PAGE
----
My mother’s quiet burden was my father’s fading mind.

My Mother’s Quiet Burden Was My Father’s Fading Mind

My Mother’s Quiet Burden Was My Father’s Fading Mind

Better Life Lab
The Future of Work, Gender, and Social Policy
May 12 2017 8:01 AM

My Mother’s Quiet Burden Was My Father’s Fading Mind

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The author and her mother.

Photo illustration by Lisa Larson-Walker. Photo courtesy of Jay Newton-Small.

Welcome to Better Life Lab, a pop-up blog about the future of work, gender, and social policy running from Mother’s Day to Father’s Day.

“Jenny, I really need you to be there for that furniture delivery,” my mother said.

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If there was an extra strain in my mother’s voice, I didn’t hear it over my irritation at being called “Jenny.” Everyone on the planet had called me Jay since my father had given me the nickname at birth. My mother alone insisted her own short version of my given name, Jennifer.

The last thing I had time to do was spend half a workday waiting for a furniture delivery. I was a Washington correspondent for Time magazine. It was the spring of 2011, and I was sure that President Obama and House Speaker John Boehner were meeting in secret to negotiate a grand bargain—I just had to find the sourcing to prove it.

My parents, meanwhile, had just bought an apartment in Washington to be closer to me, so I could help with my father’s care. My mother claimed he was getting too hard for her to handle on her own, though I never saw it. Whenever I visited them in Florida, he was always setting the table, doing the laundry. He seemed fine, despite the fact that he was 10 years into an Alzheimer’s diagnosis.

I grudgingly agreed to take the furniture delivery and hung up. It was the last time I’d speak to her. Two days later, she dropped dead of a brain aneurysm, in the middle of hosting a dinner party for 14 at their home. It was the way she would have wanted to have gone: the consummate hostess, making her guests comfortable. And the surgeons said it was the death any of them would choose if they could: painless and too quick for fear.

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If my mother’s death had been the quickest possible, my father’s was the slowest. Once he moved to my house, I quickly realized what my mother had been talking about. He shadowed my every move, often believing that I was my mother. He was up all night looking for her. They had slept together for more than 40 years, and the only time they’d slept apart was when she was mad at him. Now, because I wouldn’t let him sleep with me, he was convinced she was mad at him all the time. When I once relented and let him sleep on the other side of the queen-size bed in the guest bedroom, I awoke to my father spooning me, and that put an end to that.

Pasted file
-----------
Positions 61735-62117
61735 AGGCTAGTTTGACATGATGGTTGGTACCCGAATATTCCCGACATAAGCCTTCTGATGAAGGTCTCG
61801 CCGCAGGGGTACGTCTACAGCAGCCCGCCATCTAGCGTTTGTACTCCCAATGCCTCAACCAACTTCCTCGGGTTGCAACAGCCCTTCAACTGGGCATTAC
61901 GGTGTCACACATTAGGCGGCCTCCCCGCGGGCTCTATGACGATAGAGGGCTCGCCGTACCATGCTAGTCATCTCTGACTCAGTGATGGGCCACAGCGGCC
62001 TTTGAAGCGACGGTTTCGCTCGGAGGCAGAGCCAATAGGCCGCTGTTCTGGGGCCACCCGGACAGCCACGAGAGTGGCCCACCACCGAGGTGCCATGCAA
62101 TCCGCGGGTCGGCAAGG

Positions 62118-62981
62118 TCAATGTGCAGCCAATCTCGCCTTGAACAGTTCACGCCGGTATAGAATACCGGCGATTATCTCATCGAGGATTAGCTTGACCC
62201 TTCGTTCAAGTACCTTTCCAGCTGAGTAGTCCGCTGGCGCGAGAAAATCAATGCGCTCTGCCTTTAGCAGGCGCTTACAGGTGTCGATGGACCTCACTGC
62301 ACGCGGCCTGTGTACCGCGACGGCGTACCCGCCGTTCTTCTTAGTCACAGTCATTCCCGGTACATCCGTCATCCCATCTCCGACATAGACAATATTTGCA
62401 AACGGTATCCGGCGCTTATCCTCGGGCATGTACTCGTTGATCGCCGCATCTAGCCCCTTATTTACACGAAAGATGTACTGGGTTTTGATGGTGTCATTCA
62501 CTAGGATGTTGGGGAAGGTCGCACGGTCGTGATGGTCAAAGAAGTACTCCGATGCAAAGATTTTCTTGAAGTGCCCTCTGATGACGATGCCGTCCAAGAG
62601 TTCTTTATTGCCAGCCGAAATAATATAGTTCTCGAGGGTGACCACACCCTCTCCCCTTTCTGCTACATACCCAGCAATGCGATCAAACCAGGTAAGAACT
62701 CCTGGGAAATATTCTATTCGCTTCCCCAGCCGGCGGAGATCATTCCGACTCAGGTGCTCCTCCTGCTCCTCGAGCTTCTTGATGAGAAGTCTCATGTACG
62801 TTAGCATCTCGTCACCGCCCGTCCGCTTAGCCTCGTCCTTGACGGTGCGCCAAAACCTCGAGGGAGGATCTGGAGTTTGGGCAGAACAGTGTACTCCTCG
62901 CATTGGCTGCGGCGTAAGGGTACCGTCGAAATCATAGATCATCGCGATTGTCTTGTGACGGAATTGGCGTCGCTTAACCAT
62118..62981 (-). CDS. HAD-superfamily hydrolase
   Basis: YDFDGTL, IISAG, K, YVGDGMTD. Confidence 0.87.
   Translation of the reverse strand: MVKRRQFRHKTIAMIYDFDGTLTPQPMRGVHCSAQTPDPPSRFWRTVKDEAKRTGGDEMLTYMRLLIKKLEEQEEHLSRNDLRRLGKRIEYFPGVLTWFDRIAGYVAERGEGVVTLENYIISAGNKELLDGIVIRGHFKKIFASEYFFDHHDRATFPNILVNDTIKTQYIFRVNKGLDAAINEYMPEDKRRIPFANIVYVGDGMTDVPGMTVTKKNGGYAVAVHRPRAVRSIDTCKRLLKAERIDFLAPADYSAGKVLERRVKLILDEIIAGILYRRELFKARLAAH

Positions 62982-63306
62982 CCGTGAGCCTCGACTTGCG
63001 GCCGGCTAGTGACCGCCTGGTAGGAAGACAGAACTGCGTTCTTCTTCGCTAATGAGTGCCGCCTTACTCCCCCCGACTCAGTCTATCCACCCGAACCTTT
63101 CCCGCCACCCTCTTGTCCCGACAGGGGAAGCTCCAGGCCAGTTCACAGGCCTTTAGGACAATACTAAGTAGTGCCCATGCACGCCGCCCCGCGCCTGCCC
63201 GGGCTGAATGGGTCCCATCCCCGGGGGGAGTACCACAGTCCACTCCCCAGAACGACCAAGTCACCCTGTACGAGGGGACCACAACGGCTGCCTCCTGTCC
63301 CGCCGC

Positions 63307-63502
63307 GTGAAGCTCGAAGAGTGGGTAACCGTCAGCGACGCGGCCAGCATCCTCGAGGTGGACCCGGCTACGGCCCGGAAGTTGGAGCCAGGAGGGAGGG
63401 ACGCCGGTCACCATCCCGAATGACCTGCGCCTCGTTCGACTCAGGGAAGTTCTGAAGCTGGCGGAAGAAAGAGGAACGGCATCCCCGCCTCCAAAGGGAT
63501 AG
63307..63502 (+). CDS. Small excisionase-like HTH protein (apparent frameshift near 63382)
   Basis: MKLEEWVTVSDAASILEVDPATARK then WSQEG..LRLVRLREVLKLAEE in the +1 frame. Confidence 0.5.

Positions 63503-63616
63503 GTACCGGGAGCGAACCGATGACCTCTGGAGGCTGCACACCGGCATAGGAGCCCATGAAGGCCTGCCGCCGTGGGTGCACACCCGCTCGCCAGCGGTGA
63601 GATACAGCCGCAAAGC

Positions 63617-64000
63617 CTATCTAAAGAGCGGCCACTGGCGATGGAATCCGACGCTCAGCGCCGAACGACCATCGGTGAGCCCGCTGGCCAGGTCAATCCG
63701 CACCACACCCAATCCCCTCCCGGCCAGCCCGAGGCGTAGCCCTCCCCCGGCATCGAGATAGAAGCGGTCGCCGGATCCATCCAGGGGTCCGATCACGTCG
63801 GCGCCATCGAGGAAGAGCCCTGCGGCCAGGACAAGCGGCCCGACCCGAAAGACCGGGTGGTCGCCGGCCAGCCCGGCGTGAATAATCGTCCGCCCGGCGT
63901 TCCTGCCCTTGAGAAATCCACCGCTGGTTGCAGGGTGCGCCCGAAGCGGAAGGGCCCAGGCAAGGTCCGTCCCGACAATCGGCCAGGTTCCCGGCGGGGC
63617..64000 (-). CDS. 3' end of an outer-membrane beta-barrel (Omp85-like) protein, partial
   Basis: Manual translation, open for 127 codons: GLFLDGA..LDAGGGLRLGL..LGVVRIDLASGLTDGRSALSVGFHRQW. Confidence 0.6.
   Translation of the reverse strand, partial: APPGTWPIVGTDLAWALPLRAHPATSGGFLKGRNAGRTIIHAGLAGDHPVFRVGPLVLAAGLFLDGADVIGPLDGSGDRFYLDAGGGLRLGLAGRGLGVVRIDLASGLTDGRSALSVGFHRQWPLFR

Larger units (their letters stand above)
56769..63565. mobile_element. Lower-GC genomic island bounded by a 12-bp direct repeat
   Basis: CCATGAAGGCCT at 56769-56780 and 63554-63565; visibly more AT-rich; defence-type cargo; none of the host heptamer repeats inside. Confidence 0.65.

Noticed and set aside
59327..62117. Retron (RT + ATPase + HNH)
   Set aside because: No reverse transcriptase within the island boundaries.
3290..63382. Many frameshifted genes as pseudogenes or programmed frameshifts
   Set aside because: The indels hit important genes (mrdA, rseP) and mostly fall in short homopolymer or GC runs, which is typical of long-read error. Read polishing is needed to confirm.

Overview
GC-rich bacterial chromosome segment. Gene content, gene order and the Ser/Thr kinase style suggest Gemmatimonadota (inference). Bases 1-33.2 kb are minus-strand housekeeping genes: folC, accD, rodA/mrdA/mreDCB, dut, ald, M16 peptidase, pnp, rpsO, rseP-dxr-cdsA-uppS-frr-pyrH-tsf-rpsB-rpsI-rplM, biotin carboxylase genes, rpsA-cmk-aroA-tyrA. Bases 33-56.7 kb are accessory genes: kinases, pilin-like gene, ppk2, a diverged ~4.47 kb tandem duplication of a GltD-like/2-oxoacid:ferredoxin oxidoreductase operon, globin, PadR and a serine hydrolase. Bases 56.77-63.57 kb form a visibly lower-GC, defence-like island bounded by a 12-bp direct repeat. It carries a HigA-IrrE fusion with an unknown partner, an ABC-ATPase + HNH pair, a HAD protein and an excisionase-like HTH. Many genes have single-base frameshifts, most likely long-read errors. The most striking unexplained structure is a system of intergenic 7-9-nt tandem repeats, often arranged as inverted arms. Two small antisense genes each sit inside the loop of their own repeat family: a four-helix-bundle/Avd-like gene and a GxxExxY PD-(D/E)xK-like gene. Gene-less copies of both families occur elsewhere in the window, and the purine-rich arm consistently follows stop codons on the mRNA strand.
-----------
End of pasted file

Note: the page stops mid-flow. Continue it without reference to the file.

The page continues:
All this time, muscle memory had allowed my father to shoot six under par on the golf course. None of his friends suspected the depth of his illness, and many didn’t even know he had Alzheimer’s. But he’d lost his driver’s license years ago, and when I handed him nail clippers and asked him to cut his toenails, he’d sliced himself so severely, I’d had to take him to the emergency room for stitches. Much of his functionality, I realized, was an illusion my parents had cultivated to fool everyone, including themselves, into believing that my father was just fine.

At their place, meanwhile, I found signs of the strain of caregiving everywhere. My father’s study looked like doomsdayers had been living there, packed with cans of food and cartons of beverages. My mom had bought out Costco. On their dot-matrix printer, I found a stack of hundreds of jokes. My father had always been the charmer, the center of their social universe; my analytical mother, worried that as he declined they were losing friends, had been trying to teach herself to be funny.

Five years later, just after my father’s death, I interviewed a former Democratic congressman from Iowa, Mike Blouin. He’d taken early retirement to care for his wife of nearly 50 years, Suzie, who’d been diagnosed with Alzheimer’s. He told me something startling: that a disproportionate number of caregivers die before the people they’re caring for—especially if, like my mother, they’re not getting any kind of support. “The stress, anxiety, tension—the heart just gives up. They become more susceptible to other diseases,” Blouin told me. “Knowing when you can’t do it any more, it just tears your heart.”

Some estimates show 30 percent of caregivers die before those they’re caring for, but that number increases to 40 percent for Alzheimer’s and dementia. And, startlingly, 70 percent of those caregivers older than 70 succumb before their loved ones.

My mother had wanted to put my father in a home, but I’d resisted, knowing he wanted to be with her. But when I took on the care for my father, I lasted only a month before I put him in an assisted living home. I couldn’t do it, and in retrospect, I marvel that—up to a point—she could.

Now, every Mother’s Day, I look back and silently thank my mother, and I regret horribly that I didn’t do more to help her when I could have. News stories come and go—the grand bargain I was anticipating never materialized—but you only have one mother. I realized far too late that mine wasn’t the indestructible force of nature I imagined her to be. For other children of caregivers, it may not to be too late to do what I didn’t: check in on your parents, and offer to help.